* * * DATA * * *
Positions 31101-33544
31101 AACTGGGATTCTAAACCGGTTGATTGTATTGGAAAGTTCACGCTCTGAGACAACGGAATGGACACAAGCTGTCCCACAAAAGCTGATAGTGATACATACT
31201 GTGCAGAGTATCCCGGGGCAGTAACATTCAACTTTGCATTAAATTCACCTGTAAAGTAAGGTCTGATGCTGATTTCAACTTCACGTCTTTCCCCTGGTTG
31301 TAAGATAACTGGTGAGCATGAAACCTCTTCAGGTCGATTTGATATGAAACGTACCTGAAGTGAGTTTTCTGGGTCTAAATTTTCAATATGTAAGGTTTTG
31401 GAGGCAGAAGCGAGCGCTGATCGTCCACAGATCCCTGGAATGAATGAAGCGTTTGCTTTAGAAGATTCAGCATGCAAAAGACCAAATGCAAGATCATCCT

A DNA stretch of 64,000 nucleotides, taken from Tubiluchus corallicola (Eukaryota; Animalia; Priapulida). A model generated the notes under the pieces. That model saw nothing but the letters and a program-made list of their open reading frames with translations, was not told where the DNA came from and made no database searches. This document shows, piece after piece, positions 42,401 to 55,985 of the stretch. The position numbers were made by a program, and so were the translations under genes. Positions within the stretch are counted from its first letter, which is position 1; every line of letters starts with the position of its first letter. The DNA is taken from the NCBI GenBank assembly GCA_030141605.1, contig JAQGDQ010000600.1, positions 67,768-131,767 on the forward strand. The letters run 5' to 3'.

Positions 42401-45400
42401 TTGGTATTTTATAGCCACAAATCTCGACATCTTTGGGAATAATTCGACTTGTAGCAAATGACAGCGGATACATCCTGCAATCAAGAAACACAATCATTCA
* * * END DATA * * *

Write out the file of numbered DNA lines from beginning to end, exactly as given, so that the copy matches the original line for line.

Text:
Positions 31101-33544
31101 AACTGGGATTCTAAACCGGTTGATTGTATTGGAAAGTTCACGCTCTGAGACAACGGAATGGACACAAGCTGTCCCACAAAAGCTGATAGTGATACATACT
31201 GTGCAGAGTATCCCGGGGCAGTAACATTCAACTTTGCATTAAATTCACCTGTAAAGTAAGGTCTGATGCTGATTTCAACTTCACGTCTTTCCCCTGGTTG
31301 TAAGATAACTGGTGAGCATGAAACCTCTTCAGGTCGATTTGATATGAAACGTACCTGAAGTGAGTTTTCTGGGTCTAAATTTTCAATATGTAAGGTTTTG
31401 GAGGCAGAAGCGAGCGCTGATCGTCCACAGATCCCTGGAATGAATGAAGCGTTTGCTTTAGAAGATTCAGCATGCAAAAGACCAAATGCAAGATCATCCT

A DNA stretch of 64,000 nucleotides, taken from Tubiluchus corallicola (Eukaryota; Animalia; Priapulida). A model generated the notes under the pieces. That model saw nothing but the letters and a program-made list of their open reading frames with translations, was not told where the DNA came from and made no database searches. This document shows, piece after piece, positions 42,401 to 55,985 of the stretch. The position numbers were made by a program, and so were the translations under genes. Positions within the stretch are counted from its first letter, which is position 1; every line of letters starts with the position of its first letter. The DNA is taken from the NCBI GenBank assembly GCA_030141605.1, contig JAQGDQ010000600.1, positions 67,768-131,767 on the forward strand. The letters run 5' to 3'.

Positions 42401-45400
42401 TTGGTATTTTATAGCCACAAATCTCGACATCTTTGGGAATAATTCGACTTGTAGCAAATGACAGCGGATACATCCTGCAATCAAGAAACACAATCATTCA